The price of BAC share is relatively well defined by the behavior of the two defining CPI components. Figure 2 also depicts the high and low monthly prices for the same period, which illustrate the intermonth variation of the share price. These prices might be considered as natural limits of the monthly price uncertainty associated with the quantitative model. Figure 3 demonstrates the failure of the March 2012 model to predict the future of BAC price. The current model is valid since March 2012 (25 months is a row) and thus is more reliable than the previous one. Figure 4 displays the residual error which has standard deviation $2.86 for the period between July 2003 and March 2014. This is the uncertainty of the model for the future predictions.
According to our quantitative BAC model, the rise in its price since the end of 2011 has been driven by deceleration in the growth of SEFV index. The RSH has been growing at a constant rate. If the RSH and SEFV retain their trends BAC price will be increasing at a constant rate. In 2014, the consumer price index of food increases at a rate of approximately 1 unit per year. This forces all food related indices to grow, including the SEFV. Therefore, BAC price is expected to fall in the first half of 2014. From Figure 2, BAC price is approximately $20 in April 2014.
Table 1. The monthly models for BAC for eight months in 2012 and for seven months in 2014/2013.
Figure 1. Evolution of defining pairs: OFH/H vs. SEFV/RSH.
Figure 2. Observed and predicted BAC share prices based on SEFV/RSH
Figure 3. Observed and predicted BAC share prices based on OFH/H, as estimated in December 2011.
Figure 4. Model residuals, standard error of the model $2.86.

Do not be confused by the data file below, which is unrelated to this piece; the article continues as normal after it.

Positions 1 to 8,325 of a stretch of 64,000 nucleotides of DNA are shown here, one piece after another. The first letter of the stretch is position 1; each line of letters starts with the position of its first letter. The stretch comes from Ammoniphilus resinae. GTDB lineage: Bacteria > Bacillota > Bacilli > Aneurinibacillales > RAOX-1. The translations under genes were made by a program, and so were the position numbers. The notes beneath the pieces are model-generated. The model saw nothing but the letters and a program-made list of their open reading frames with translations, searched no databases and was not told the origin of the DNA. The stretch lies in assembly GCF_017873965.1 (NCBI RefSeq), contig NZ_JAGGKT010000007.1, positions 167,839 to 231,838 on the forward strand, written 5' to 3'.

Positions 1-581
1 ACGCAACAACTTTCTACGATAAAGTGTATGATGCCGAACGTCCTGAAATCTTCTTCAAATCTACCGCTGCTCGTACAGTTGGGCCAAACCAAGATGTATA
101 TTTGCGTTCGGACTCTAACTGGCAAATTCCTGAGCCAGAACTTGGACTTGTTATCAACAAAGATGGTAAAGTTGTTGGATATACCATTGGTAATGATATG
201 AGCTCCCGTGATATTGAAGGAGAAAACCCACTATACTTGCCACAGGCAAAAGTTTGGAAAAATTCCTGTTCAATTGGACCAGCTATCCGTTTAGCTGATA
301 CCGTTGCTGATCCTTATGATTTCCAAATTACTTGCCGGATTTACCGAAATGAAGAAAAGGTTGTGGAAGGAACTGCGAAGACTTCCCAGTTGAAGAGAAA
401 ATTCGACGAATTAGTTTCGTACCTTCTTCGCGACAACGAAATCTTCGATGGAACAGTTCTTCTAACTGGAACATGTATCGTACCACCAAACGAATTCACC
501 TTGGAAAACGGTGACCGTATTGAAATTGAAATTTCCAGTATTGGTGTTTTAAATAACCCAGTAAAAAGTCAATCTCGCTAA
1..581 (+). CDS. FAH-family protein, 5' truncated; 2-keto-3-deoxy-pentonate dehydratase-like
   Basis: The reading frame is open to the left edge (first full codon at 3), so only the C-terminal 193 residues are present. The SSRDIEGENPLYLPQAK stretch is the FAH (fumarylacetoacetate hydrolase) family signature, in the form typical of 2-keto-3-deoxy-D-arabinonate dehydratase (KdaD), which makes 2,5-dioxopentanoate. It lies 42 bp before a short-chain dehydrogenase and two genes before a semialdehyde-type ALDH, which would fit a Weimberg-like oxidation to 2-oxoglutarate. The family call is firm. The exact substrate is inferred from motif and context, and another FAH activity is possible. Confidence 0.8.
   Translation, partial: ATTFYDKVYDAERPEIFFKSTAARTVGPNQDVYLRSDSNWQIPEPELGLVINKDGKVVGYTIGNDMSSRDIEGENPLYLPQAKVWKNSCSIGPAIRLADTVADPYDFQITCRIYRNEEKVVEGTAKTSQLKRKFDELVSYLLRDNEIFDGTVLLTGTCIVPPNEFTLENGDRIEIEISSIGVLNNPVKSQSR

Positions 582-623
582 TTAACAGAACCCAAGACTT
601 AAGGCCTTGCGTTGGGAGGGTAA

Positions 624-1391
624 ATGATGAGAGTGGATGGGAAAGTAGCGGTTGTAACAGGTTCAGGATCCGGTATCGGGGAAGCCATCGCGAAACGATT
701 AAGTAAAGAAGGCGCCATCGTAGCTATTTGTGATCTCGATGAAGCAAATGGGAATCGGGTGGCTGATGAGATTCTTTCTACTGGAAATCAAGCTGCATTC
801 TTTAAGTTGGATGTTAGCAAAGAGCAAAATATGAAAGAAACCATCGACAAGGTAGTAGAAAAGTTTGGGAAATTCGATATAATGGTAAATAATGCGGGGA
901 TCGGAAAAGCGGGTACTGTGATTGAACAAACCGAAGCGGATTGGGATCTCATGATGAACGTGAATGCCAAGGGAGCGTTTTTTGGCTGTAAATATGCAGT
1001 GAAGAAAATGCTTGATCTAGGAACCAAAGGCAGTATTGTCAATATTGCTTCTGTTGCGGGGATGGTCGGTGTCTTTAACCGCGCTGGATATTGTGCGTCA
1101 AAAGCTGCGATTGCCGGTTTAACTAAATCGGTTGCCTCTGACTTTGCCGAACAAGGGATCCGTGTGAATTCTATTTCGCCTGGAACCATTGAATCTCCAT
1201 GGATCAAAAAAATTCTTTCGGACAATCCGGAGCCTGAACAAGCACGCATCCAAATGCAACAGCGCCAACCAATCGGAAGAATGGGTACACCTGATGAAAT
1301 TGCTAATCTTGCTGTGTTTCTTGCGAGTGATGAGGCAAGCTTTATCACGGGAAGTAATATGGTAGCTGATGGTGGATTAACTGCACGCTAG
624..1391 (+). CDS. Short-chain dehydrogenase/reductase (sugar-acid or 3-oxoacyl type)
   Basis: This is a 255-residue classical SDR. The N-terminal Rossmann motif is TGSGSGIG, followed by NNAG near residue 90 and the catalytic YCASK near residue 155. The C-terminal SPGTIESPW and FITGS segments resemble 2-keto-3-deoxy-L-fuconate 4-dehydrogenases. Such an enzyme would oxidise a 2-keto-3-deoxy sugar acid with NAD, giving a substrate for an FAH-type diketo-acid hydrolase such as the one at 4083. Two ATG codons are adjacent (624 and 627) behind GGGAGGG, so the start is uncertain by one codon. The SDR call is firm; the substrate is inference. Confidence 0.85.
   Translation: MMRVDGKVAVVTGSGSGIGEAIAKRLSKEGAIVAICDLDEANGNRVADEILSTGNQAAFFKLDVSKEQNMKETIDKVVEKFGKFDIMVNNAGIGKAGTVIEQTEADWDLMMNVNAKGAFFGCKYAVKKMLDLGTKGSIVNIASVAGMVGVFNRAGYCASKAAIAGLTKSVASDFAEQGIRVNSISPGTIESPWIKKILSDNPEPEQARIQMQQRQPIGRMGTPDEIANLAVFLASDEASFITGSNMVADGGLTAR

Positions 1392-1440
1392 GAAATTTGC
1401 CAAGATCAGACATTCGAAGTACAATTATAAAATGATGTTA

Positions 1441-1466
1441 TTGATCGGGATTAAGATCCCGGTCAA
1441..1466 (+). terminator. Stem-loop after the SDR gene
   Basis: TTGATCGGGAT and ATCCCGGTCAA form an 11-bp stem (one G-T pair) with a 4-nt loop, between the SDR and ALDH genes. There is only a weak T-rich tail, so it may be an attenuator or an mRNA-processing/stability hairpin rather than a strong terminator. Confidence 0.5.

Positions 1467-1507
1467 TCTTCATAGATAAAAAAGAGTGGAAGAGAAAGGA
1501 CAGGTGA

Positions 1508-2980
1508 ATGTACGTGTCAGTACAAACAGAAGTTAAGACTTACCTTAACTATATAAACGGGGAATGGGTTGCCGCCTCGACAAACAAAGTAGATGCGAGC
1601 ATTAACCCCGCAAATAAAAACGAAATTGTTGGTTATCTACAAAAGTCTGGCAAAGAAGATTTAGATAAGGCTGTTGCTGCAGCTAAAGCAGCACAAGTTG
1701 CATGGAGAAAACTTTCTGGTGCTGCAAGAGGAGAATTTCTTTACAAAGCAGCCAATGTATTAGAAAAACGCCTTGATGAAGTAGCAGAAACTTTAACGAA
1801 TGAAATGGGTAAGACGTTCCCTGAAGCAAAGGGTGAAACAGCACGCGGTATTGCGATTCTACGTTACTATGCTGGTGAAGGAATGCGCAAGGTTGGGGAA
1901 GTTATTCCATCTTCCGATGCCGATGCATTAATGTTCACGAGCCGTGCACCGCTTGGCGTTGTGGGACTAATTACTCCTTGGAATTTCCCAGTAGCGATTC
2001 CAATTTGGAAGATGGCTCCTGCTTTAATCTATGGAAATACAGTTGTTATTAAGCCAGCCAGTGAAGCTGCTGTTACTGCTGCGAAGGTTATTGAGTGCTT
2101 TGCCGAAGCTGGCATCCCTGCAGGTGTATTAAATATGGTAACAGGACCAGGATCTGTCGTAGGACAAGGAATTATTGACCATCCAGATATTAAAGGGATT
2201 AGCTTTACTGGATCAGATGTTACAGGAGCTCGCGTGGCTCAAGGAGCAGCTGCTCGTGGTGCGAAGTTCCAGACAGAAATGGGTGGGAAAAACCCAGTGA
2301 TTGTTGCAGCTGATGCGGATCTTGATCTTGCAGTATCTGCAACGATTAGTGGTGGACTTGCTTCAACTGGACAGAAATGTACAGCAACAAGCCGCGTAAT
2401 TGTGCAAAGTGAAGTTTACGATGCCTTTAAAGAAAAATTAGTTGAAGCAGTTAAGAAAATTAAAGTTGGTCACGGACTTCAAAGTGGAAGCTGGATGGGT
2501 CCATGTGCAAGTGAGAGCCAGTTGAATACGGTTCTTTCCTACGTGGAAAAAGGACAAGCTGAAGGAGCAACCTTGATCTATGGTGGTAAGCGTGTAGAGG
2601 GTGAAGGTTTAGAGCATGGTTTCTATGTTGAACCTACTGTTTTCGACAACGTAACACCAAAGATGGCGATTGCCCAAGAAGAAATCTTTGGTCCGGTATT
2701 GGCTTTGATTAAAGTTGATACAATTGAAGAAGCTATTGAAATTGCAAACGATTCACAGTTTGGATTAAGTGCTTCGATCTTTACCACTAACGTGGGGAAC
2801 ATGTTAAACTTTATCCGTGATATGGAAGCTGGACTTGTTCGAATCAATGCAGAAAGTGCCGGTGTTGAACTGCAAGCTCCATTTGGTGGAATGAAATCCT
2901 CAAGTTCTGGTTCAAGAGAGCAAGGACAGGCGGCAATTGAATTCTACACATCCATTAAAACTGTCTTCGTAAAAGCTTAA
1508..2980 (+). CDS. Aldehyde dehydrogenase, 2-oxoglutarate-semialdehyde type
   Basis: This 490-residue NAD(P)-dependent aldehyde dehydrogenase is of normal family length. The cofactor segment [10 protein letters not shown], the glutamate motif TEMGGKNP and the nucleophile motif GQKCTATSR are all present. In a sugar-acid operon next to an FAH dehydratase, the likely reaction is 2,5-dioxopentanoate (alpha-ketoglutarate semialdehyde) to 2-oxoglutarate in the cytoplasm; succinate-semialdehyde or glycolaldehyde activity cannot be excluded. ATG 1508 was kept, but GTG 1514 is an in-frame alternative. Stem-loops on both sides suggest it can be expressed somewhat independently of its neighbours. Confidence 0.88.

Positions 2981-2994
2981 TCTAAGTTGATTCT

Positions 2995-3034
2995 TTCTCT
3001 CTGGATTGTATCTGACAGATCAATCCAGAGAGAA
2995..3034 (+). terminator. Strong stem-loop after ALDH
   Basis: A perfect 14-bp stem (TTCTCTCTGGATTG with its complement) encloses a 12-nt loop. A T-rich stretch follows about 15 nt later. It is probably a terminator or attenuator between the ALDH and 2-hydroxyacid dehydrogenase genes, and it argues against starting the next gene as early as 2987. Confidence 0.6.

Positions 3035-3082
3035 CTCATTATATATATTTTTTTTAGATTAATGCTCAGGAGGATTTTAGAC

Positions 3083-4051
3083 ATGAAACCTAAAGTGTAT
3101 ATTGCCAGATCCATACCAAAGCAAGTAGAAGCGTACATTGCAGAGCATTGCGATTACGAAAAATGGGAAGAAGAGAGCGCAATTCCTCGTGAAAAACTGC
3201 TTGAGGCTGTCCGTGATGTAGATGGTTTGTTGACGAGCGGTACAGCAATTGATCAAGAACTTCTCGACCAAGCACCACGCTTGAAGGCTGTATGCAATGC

Appendix. 92 defining CPIs
|C||headline CPI||M||medical care|
|F||food and beverages||MCC||medical care commodities|
|FH||food at home||MCS||medical care services|
|MEAT||meats, poultry, fish and eggs||MPRS||medical professional services|
|FISH||fish and seafood||HOSP||hospital and related services|
|DAIRY||dairy and related products||R||recreation|
|FRUIT||fruits and vegetables||VAA||video and audio|
|NAB||nonalcoholic beverages||PETS||pets, pet products and services|
|OFH||other food at home||SPO||sporting goods|
|SEFV||food away from home||FOTO||photography|
|AB||alcoholic beverages||ORG||other recreational goods|
|SH||shelter||RRM||recreational reading materials|
|RPR||rent of primary residence||EC||education and communication|
|ORPR||owners' equivalent rent of residence||ED||education|
|THI||tenants' and household insurance||BOOK||educational books and supplies|
|FU||fuels and utilities||TUIT||tuition, other school fees, and child care|
|HFO||household furnishing and operations||POST||postage and delivery services|
|FAB||furniture and bedding||INF||information and information processing|
|APL||appliances||IT||information technology, hardware and software|
|OHEF||other household equipment and furnishing||O||other goods and services|
|THOES||tools hardware equipment and supplies||TOB||tobacco and smoking products|
|HOS||housekeeping supplies||PC||personal care|
|HO||household operations||PCP||personal care products|
|A||apparel||PCS||personal care services|
|MAP||men's and boy's apparel||MISS||miscellaneous personal services|
|WAP||women's and girl's apparel||LS||legal services|
|BABY||infant's apparel||MISG||miscellaneous personal goods|
|JEW||jewelry and watches||CM||CPI less medical care|
|T||transportation||CE||CPI less energy|
|TPR||private transportation||CF||CPI less food|
|NUMV||new and used motor vehicles||CC||core CPI|
|NMV||new vehicles||CSH||CPI less shelter|
|MVP||motor vehicle parts and equipment||E||energy|
|MVR||motor vehicle maintenance and repair||NDUR||nondurables|
|MVI||motor vehicle insurance||OS||other services|
|MVF||motor vehicle fees||RSH||rent of shelter|
|AIRF||airline fare||TS||transportation services|
|OIT||other intercity transportation||CFSH||CPI less food and shelter|
|ITR||intracity transportation||CFSHE||CPI less food, shelter and energy|
Disclosure: I have no positions in any stocks mentioned, and no plans to initiate any positions within the next 72 hours. I wrote this article myself, and it expresses my own opinions. I am not receiving compensation for it. I have no business relationship with any company whose stock is mentioned in this article.